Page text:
Get ready for one of the year’s best meteor showers

TORONTO – One of the best meteor showers of the year is set to peak over the next few days.

The Perseids – one of many meteor showers we experience annually – is upon us. You may even have caught a few already.

The shower, which is active from July 13 to Aug. 26, peaks between Aug. 12 to 13. The American Meteor Society says that normal rates are from about 50 to 75 meteors an hour in rural locations. However, even if you’re in a city, you’ll be sure to see some meteors.

Each day, Earth is showered with plenty of meteoric material. In fact, scientists estimate that it is close to 1,000 to 10,000 tons daily. Hard to believe, but most of the debris is miniscule, the size of dust grains a few micrometres in size.

Every so often, Earth crosses into the debris left over from a passing comet. This larger-than-usual mass of debris enters our atmosphere and burns up high above, rarely nearing the ground. When it enters the atmosphere, it creates the brilliant streaks of light that we enjoy.

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Meteor showers get their names based on the point in the sky from which they appear to originate, called the radiant. In the case of the Perseids, the radiant appears in the constellation Perseus.

This sky chart depicts the radiant, or the direction from which the Perseids originate. (@Science NASA)
This sky chart depicts the radiant, or the direction from which the Perseids originate. (@Science NASA). Science@NASA

The Perseids are one of the year’s best, not only because of the hourly number of streaks in the sky we can expect, but also because it occurs during the summer months, a perfect time to lay out on a lawn and keep an eye on the sky.

Perseids are also known for producing fireballs, larger explosions of light that last longer than the average meteor streak.

What you need to know:

You don’t need a telescope. Just lie down on the grass (bring warm clothing and/or a blanket) and… look up. Remember not to take your eyes off the sky! You never know when one will fly.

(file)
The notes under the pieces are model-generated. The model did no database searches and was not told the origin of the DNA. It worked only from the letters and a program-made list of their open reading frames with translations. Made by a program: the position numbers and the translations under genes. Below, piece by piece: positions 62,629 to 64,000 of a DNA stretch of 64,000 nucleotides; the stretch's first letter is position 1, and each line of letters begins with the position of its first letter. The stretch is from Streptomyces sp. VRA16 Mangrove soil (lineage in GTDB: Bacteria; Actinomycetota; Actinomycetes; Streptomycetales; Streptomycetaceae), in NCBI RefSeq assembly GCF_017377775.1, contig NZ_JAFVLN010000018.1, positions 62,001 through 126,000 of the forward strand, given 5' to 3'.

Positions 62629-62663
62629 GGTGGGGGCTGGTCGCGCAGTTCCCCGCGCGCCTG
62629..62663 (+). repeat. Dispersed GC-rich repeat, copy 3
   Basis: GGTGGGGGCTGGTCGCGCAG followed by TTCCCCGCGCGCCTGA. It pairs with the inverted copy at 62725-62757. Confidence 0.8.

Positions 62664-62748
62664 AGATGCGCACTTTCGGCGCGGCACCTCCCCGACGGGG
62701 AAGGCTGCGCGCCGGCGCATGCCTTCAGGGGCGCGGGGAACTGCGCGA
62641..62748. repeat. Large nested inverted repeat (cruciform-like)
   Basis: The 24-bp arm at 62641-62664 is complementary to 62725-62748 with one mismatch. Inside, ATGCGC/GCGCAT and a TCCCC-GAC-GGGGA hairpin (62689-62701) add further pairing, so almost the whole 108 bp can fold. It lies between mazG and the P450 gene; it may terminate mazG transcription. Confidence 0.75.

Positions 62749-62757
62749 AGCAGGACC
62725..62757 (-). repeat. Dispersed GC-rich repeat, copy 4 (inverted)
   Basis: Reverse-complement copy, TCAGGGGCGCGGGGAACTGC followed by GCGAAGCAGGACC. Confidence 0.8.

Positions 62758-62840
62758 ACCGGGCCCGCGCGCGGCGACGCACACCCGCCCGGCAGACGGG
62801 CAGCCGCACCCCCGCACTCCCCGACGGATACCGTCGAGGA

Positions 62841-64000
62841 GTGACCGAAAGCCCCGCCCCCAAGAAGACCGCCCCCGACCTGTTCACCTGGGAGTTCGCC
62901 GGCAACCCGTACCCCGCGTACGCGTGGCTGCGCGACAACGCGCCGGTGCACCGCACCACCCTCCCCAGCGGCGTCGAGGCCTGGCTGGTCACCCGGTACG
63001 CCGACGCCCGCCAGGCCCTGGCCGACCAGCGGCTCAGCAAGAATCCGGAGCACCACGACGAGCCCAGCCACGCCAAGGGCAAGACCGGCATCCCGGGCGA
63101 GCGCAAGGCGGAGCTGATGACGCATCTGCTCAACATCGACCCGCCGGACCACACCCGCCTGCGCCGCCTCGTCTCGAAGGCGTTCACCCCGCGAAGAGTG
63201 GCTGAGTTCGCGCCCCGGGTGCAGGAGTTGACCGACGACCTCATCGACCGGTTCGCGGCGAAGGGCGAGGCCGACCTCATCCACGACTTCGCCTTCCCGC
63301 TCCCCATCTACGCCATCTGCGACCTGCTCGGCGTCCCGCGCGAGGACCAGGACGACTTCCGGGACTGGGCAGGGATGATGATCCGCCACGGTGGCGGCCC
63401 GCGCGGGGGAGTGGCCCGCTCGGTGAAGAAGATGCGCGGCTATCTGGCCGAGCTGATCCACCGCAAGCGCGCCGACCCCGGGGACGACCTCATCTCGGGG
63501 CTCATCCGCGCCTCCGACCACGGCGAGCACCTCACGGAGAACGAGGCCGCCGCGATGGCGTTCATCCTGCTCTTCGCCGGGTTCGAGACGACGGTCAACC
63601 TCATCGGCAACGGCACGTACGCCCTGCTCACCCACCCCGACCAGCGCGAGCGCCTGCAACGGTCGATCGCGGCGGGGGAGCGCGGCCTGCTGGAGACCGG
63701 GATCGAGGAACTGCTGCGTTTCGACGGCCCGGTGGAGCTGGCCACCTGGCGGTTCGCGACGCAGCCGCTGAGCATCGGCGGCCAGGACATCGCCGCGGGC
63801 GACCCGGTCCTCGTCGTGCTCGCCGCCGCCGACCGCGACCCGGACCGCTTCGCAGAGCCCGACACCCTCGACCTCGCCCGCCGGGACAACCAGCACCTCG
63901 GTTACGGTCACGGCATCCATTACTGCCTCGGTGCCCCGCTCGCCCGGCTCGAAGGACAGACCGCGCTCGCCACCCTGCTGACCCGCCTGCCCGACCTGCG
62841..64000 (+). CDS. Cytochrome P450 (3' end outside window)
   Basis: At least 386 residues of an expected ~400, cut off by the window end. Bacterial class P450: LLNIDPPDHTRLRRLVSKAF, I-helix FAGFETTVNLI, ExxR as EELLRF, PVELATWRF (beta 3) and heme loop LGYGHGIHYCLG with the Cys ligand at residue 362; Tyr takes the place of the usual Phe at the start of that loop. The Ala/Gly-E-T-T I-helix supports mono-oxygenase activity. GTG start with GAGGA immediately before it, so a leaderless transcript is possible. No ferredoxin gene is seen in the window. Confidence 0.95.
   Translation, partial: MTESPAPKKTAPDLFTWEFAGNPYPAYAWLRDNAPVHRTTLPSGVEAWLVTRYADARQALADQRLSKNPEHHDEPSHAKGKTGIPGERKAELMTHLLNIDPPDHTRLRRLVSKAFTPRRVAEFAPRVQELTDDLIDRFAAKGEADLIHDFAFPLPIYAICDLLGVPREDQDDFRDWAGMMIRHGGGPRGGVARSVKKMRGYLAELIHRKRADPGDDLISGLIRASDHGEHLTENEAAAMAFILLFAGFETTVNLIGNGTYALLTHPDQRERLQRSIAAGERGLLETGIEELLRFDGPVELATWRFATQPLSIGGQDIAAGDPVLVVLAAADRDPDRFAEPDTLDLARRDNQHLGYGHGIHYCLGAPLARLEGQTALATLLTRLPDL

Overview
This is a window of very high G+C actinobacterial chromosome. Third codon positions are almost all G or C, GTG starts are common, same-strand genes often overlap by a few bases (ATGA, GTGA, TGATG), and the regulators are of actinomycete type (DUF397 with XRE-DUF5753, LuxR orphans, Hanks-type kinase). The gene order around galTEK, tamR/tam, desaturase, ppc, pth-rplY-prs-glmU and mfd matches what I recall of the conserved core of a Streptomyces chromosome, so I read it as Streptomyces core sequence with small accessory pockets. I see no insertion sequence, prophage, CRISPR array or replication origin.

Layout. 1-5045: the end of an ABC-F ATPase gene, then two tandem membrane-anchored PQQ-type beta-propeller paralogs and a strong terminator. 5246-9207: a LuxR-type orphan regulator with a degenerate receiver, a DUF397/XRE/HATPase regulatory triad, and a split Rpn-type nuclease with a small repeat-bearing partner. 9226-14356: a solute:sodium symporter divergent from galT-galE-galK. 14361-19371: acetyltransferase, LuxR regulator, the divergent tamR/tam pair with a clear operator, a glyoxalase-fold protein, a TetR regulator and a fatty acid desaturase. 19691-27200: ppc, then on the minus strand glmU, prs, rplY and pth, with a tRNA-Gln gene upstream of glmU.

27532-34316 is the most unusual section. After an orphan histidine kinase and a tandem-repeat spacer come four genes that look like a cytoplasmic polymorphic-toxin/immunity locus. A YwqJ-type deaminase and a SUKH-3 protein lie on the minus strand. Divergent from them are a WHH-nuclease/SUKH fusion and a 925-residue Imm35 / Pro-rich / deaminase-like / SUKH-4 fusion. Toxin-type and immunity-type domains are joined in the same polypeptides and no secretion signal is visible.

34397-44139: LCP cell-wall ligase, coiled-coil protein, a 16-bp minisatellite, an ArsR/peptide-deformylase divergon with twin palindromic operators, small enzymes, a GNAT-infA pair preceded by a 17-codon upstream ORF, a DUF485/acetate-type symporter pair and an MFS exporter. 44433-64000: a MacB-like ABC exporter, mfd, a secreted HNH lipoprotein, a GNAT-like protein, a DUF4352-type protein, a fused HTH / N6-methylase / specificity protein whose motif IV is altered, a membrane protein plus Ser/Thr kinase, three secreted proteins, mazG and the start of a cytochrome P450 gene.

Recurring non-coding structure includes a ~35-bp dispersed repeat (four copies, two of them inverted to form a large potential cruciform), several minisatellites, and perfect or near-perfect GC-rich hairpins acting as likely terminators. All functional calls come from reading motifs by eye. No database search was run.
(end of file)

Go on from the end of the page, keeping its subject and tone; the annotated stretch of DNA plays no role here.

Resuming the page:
Try to find a dark location. As most of us live near or in an urban centre, dark skies are becoming increasingly more difficult to find. However, you can always find a nearby park (away from baseball lights, etc.) or drive a little out of the city to try to get a little more dark.

Read: Saving the night: Light pollution a concern for human health and wildlife

The Northern Lights with a meteor (right) captured on Aug. 4. (Bill Longo). Courtesy of Bill Longo

Try not to lose your night vision! The longer you’re in darkness, the more likely you are to spot those faint meteors. Avoid using your phone (unless you have a red screen which shortens the length of time your eyes will take to be once again adapted to the dark), or going inside.

The later, the better. The longer you wait past sunset, the darker your sky will become, thereby allowing you to see faint meteors. Also, this year, during the peak, the moon will only be 26 per cent illuminated and it sets at 11:30, which means less illumination in the night sky.

Even though the meteor shower doesn’t peak until Sunday night, any time this weekend – and in the nights ahead – is a great time to catch those great streaks in the sky. So find a dark sky, bring a blanket and look up.

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If you happen to catch any fireballs, be sure to report them to the American Meteor Society.

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